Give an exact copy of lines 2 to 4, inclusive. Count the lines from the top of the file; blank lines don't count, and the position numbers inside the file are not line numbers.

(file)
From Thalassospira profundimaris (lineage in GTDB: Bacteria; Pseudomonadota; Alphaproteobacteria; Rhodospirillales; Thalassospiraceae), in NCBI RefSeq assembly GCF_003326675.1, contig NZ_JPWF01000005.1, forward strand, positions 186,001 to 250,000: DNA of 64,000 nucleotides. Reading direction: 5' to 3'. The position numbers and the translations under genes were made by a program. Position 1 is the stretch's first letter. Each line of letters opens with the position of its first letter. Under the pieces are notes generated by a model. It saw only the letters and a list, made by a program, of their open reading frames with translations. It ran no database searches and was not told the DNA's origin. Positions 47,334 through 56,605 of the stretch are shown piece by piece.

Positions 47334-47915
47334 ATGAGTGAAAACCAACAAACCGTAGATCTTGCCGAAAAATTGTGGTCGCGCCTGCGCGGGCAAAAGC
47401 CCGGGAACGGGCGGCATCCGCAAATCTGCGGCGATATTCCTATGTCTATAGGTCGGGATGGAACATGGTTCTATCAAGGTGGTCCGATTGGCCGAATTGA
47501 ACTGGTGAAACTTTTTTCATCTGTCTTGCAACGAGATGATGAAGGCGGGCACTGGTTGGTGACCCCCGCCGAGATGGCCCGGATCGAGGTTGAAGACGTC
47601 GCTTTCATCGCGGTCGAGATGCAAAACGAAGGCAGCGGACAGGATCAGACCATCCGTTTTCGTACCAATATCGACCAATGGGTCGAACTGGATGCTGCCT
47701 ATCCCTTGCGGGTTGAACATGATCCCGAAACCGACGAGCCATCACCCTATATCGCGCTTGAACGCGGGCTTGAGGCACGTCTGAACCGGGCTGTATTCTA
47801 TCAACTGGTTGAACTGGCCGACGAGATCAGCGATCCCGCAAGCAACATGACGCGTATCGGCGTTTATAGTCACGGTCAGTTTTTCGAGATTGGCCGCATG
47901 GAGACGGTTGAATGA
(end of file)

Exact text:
Positions 47334-47915
47334 ATGAGTGAAAACCAACAAACCGTAGATCTTGCCGAAAAATTGTGGTCGCGCCTGCGCGGGCAAAAGC
47401 CCGGGAACGGGCGGCATCCGCAAATCTGCGGCGATATTCCTATGTCTATAGGTCGGGATGGAACATGGTTCTATCAAGGTGGTCCGATTGGCCGAATTGA